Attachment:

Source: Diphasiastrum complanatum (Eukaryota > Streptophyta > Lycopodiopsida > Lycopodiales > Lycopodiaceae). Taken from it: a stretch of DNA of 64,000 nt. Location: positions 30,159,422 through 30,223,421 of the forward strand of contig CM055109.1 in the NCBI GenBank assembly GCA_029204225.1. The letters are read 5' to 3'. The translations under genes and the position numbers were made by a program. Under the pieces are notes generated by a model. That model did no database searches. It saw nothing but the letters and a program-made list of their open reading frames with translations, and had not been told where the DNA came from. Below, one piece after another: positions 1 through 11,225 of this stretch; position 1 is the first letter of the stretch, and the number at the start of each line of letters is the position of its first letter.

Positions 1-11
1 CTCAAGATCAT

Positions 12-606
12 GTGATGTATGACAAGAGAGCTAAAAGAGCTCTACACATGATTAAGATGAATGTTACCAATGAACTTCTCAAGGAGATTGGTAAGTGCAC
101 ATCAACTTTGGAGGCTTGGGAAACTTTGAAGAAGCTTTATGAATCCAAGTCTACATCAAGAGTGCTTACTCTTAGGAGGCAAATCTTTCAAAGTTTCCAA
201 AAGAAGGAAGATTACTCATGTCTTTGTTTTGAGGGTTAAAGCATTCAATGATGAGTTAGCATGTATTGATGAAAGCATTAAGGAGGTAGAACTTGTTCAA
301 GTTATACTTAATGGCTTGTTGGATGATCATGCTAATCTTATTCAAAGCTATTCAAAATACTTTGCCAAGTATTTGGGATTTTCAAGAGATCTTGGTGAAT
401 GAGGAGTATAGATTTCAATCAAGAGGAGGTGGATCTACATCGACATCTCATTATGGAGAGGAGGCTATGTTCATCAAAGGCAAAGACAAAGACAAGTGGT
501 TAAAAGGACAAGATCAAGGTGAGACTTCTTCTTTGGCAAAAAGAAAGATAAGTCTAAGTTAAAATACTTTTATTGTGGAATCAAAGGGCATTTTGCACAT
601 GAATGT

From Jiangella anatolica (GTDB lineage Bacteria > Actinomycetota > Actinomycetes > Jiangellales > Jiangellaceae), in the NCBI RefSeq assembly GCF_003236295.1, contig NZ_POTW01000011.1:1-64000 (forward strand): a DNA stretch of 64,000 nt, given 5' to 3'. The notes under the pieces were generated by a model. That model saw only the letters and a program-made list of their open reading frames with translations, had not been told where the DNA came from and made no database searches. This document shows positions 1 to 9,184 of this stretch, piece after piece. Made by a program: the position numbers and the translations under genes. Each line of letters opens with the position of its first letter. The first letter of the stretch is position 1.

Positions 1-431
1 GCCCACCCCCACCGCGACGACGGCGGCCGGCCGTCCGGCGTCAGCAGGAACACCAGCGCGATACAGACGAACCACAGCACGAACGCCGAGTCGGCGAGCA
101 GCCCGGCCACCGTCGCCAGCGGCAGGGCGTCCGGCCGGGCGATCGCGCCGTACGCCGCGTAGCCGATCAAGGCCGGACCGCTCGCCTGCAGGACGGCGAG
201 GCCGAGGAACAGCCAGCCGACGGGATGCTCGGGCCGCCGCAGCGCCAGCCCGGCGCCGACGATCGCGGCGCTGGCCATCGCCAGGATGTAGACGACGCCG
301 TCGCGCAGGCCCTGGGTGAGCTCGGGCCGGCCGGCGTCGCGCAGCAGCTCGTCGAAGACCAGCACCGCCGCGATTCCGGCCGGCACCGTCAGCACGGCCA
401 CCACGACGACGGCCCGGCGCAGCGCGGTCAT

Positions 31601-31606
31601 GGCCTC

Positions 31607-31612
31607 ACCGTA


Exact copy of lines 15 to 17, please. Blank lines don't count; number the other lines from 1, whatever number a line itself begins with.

101 GCCCGGCCACCGTCGCCAGCGGCAGGGCGTCCGGCCGGGCGATCGCGCCGTACGCCGCGTAGCCGATCAAGGCCGGACCGCTCGCCTGCAGGACGGCGAG
201 GCCGAGGAACAGCCAGCCGACGGGATGCTCGGGCCGCCGCAGCGCCAGCCCGGCGCCGACGATCGCGGCGCTGGCCATCGCCAGGATGTAGACGACGCCG
301 TCGCGCAGGCCCTGGGTGAGCTCGGGCCGGCCGGCGTCGCGCAGCAGCTCGTCGAAGACCAGCACCGCCGCGATTCCGGCCGGCACCGTCAGCACGGCCA